High blood pressure: Best cooking oil to use to lower your reading

High blood pressure is a common condition in which the pressure inside a person’s arteries is higher than it should be. But many people with the condition don’t know they have it because symptoms are rarely noticeable.


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The complications of having high blood pressure include heart attack, heart failure and heart stroke, so it’s important to have your reading regularly checked, either by your GP, local pharmacist or using a blood pressure monitor at home.

Alongside regularly checking your blood pressure it’s important to make changes in your lifestyle to both prevent and reduce high blood pressure.

One way experts say you can lower blood pressure is by eating healthily.

The NHS recommends cutting down on the amount of salt in your food and eating plenty of fruit and vegetables.

It explains: “Salt raises your blood pressure. The more salt you eat, the higher your blood pressure.

“Aim to eat less than 6g (0.2oz) of salt a day, which is about a teaspoonful.

“Eating a low-fat diet that includes lots of fibre, such as wholegrain rice, bread and pasta, and plenty of fruit and vegetables also helps lower blood pressure.”

An essential in many meals and cooking is oil, but with so many to choose from, from canola oil to sunflower oil, which is considered best for keeping blood pressure in check?

Olive oil has been shown to have lots of heart health benefits, including lowering blood pressure.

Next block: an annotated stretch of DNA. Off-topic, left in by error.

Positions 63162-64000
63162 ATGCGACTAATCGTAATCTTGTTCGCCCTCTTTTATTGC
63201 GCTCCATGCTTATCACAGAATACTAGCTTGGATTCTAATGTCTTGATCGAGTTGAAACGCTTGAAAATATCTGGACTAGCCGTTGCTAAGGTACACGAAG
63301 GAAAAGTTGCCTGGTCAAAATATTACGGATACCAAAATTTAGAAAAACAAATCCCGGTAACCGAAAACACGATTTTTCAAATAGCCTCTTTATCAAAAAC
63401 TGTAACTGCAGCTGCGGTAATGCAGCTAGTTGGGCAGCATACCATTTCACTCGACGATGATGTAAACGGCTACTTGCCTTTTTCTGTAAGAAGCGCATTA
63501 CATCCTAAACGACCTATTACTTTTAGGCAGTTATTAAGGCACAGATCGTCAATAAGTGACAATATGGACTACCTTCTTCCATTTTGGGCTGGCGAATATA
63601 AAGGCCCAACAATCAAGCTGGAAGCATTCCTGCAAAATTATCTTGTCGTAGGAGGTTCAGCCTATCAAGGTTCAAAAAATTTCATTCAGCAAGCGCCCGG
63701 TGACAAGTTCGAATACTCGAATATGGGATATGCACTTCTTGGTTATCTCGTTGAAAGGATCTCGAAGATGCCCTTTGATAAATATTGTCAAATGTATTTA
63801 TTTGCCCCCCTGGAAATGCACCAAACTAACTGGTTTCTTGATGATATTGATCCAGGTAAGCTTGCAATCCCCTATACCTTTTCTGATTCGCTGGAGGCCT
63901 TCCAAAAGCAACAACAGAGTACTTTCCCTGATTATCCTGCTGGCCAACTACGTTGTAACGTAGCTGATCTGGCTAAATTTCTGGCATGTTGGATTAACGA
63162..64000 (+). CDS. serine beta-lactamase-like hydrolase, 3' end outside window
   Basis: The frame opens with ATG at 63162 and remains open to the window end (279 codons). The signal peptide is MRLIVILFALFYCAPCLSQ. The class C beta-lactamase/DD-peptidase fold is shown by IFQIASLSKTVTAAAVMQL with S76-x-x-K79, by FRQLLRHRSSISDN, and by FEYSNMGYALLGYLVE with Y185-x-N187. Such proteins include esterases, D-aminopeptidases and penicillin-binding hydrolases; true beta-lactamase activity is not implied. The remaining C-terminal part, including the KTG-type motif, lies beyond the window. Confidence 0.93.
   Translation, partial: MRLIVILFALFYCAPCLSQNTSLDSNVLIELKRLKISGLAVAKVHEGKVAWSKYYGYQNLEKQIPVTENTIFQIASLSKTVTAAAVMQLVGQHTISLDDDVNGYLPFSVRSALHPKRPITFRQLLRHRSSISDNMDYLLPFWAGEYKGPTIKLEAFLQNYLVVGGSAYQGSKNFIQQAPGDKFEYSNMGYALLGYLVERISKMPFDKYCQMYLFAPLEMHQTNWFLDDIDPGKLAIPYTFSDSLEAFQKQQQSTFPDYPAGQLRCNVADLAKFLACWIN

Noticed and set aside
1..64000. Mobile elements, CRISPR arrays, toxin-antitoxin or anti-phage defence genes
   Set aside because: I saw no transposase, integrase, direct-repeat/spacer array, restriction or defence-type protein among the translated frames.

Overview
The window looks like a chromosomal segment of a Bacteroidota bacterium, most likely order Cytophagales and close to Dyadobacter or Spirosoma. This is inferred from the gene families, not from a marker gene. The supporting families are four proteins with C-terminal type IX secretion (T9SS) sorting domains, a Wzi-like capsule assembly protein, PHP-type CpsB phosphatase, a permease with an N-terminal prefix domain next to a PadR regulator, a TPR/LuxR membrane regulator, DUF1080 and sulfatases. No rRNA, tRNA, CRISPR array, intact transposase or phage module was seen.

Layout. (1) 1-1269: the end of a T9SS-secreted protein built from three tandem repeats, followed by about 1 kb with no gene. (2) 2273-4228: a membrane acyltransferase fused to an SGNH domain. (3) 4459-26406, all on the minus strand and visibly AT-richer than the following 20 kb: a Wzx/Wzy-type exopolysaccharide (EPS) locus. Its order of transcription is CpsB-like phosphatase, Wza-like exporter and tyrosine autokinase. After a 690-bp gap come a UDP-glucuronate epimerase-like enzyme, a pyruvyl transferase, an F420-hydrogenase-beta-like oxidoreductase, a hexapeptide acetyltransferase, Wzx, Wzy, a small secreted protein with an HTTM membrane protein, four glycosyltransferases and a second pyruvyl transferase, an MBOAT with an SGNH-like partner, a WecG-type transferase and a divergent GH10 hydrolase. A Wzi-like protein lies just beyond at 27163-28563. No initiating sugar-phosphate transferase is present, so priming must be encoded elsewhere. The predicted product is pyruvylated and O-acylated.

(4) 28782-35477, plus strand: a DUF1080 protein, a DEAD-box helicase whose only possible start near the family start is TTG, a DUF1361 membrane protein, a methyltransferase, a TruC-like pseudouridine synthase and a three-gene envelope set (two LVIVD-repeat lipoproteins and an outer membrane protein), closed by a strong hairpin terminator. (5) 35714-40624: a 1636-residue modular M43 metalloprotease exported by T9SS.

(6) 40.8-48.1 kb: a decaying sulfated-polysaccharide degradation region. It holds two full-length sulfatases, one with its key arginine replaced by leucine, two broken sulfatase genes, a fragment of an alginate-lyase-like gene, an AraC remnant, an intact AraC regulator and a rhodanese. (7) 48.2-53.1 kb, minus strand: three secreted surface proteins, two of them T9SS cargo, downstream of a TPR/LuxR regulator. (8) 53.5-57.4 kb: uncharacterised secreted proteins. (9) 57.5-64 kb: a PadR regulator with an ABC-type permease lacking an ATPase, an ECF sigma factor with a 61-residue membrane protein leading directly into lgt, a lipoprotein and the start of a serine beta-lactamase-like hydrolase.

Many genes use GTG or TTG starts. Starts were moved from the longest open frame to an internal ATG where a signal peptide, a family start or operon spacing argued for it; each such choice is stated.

Olive oil’s high monounsaturated fat content is what’s believed to give it its benefits.

A key ingredient in the Mediterranean diet, which has been shown to significantly reduce heart disease risk, olive oil has been shown to reduce the need for blood pressure medication by 48 per cent. 

Also, a review of studies carried out in Barcelona, Spain looked at the biological and clinical effects of olive oil.


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Results suggested people who regularly consume olive il are less likely to develop cardiovascular disease, including high blood pressure.

And frying foods in olive oil has shown no negative impact on heart health.

Researchers from Madrid, Spain reported in the British Medical Journal people who regularly eat foods fried in olive oil do not have a higher risk of heart disease or premature death.

The scientists surveyed 40,757 adults aged from 26 to 69 years over an 11-year period, ad focused on cooking methods and dietary habits. None of the participants had heart disease when the study started.

The researchers concluded: “In a Mediterranean country where olive and sunflower oils are the most commonly used fats for frying, and where large amounts of fried foods are consumed both at and away from home, no association was observed between fried food consumption and the risk of coronary heart disease or death.”

Other ways to prevent or reduce high blood pressure

Alongside eating a healthy diet it’s important to regularly exercise.

The NHS advises: “Being active and regularly exercise lowers blood pressure by keeping your heart and blood vessels in good condition.

“Regular exercise can also help you lose weight, which will also help lower your blood pressure.

“Adults should do at least 150 minutes (2 hours and 30 minutes) of moderate-intensity aerobic activity, such as cycling or fast walking, every week.”

Limiting your alcohol intake, cutting down on caffeine, stopping smoking and getting a good night’s sleep can also help lower blood pressure.

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